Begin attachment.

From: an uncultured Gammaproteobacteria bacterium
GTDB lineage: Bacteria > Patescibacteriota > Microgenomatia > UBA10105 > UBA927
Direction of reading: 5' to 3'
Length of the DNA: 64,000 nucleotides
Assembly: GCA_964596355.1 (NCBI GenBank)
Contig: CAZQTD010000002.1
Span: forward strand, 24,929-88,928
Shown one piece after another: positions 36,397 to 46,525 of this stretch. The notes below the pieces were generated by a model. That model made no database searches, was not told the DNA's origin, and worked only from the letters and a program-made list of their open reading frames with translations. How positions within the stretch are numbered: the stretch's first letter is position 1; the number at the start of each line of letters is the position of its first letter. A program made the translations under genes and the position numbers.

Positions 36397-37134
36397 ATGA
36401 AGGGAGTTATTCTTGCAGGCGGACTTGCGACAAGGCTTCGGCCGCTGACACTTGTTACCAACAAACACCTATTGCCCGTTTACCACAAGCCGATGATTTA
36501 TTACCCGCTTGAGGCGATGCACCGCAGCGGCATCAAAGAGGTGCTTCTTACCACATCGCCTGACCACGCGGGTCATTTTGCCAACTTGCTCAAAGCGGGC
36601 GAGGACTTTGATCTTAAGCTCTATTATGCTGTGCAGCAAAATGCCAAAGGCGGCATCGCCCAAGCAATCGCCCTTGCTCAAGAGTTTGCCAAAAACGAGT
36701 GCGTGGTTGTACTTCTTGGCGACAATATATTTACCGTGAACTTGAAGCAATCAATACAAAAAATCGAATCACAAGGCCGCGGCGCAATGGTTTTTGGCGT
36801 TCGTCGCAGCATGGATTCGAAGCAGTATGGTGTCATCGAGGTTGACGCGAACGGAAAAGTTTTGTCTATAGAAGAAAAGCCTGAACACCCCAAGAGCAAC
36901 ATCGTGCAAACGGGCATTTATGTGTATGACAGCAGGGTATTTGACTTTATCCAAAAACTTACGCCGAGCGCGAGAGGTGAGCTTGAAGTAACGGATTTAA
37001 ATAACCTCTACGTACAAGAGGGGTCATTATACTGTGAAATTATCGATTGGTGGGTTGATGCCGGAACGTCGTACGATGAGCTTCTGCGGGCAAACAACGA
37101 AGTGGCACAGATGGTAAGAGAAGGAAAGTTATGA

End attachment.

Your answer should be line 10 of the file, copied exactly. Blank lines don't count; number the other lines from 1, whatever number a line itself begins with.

36397 ATGA